We prepared a concise overview of the new Child Care Subsidy – The New Child Care Subsidy – An Overview for Parents.

Contact the centre as they should be able to help you calculate the level of assistance you may be able to receive. Alternatively, contact Centrelink for assistance.

6. Flexibility

As busy parents, flexibility is key. Not only to accommodate work schedules (permanent, casual or shift work) but also unexpected personal commitments. It’s worthwhile considering if the childcare centre allows flexibility with the days of care that you have booked for your child. Does the childcare centre allow you to change your days and are there any penalty fees in doing so? Do they offer additional casual spots over and above the permanent days that you have already booked? What systems are in place to make this process easy?

Platforms such as emptyspot.com.au make access to flexible childcare easier for parents by allowing them to book a spot when the need arises, even after hours.

7. Licencing and Registration

The National Quality Framework stipulates that childcare services must be registered. We strongly recommend you only use a licenced and registered childcare service in your state. You can check if the centre is registered on the ACECQA website or by doing a search on the emptyspot.com.au website.

Emptyspot.com.au ONLY lists registered services.

8. National Quality Standards (NQS) Rating

Each centre is rated against a set of standards known as the National Quality Standards and it is a requirement that the rating is displayed publicly. It is a vigorous assessment process that rates each service across 7 quality areas, all specifically developed to act as a benchmark for quality education and care of services.

We recommend that you check the childcare centre’s rating by asking the centre directly, or alternatively, check the ACECQA website.

9. Size of Childcare Centre

Childcare services come in all shapes and sizes. Family Day Care services cater for small groups of children at the carers home, whilst long day care centres can vary significantly from 20 kids to 200+. Whichever centre you consider, make sure the centre is equipped to handle the level of children under their care. National Quality Framework stipulates certain requirements for centres depending on the number of places at the centre, however as a parent, you need to feel comfortable with the type and level of care that will be provided. We have seen some large 200+ place centres that are treated as mini schools with some amazing facilities, educators, systems and procedures to cater for a large number of children. On the other hand, some smaller 30-40 place centres offer a really focussed and homely feel that may not be replicated in larger centres.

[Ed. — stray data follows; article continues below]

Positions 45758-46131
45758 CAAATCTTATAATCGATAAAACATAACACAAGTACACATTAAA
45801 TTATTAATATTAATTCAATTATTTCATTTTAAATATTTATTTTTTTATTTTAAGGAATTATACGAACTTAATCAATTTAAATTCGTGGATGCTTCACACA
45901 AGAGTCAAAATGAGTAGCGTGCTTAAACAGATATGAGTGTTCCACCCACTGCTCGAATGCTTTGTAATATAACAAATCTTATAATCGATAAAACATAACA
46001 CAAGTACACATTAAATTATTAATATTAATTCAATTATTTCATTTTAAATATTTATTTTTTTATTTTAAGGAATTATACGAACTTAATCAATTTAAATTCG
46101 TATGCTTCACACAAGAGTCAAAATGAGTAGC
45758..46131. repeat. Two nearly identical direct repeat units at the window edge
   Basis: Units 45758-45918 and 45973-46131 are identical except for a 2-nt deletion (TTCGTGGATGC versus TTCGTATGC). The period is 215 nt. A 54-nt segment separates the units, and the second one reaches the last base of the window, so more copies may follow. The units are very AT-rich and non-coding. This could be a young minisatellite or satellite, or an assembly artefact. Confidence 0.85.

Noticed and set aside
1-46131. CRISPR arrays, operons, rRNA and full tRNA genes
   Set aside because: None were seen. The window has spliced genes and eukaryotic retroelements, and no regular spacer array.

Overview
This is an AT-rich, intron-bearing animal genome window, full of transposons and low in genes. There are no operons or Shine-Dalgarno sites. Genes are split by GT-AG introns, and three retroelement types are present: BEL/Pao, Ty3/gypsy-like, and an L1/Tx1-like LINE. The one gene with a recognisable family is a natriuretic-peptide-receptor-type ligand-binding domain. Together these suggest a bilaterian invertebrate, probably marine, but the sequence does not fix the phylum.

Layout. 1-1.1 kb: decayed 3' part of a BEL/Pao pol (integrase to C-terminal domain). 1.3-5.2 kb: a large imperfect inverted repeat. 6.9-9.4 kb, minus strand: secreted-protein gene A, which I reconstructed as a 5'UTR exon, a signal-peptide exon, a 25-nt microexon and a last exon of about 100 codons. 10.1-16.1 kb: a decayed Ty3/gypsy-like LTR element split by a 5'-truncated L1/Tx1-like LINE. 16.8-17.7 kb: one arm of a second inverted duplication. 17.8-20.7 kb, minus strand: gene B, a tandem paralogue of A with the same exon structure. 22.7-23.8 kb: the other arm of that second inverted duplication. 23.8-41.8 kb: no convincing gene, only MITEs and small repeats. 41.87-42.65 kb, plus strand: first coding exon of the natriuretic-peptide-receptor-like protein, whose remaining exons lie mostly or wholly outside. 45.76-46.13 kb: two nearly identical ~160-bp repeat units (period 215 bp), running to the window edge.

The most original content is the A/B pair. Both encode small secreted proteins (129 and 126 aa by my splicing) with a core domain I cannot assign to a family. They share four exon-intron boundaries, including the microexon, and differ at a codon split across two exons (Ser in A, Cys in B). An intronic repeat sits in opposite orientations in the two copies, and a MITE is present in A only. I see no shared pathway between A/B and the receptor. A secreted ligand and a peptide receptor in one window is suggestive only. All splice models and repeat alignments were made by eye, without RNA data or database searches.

Our recommendation is to go and check them out. See how you feel and how your child adapts to each type of centre. Sometimes your child will get a vibe that will tell you if they’re comfortable there or not.

10. Cleanliness

It may seem like it’s simple and straightforward, but cleanliness can play an important part in choosing the right childcare centre. How does the childcare centre present? Is it clean and fresh or dirty, tired and run down? What are the hygiene procedures like? Are the staff nicely groomed and well presented?

11. Happiness

Childcare is meant to be a place of happiness and joy whilst creating a learning environment to nurture and develop our children. What’s the vibe like in the childcare centre? Do the kids seem happy? How do they interact with other children and staff? Do you get a good feeling from the centre and does it feel inviting?

12. Staff ratio

The required number of staff that care for children is governed by the National Quality Framework and associated legislation, with specific guidelines associated with each state. We suggest that you familiarise yourself with the requirements and make sure that you are happy with the number of staff that care for your child. Some childcare centres go above and beyond the minimum requirements not only in staff ratios, but also the level of qualifications held by each educator, so it’s worthwhile discussing this with the centre director.

Things to think about:

  • How many educators will look after your child?
  • What is the centre staff turnover like?
  • Is the staffing roster consistent?

And don’t forget to ask to meet the educators that will look after your little one.

13. Food, Nutrition and Meal Options

It’s important that the childcare centre provides a healthy, well-balanced and nutritious food menu for your children. We suggest that you get a few sample menus from the centre and make sure you are happy with the meal options provided.

Kids can be fussy eaters, so check what flexibility the centre has in relation to this. Some centres will allow you to bring in your own snacks for your little ones, whereas others have strict policies on what can and cannot be brought in.

Also, if your child has special dietary requirements, be sure to let the centre know well in advance and ask how they will cater for your child’s needs.

14. Friendliness, Professionalism & Communication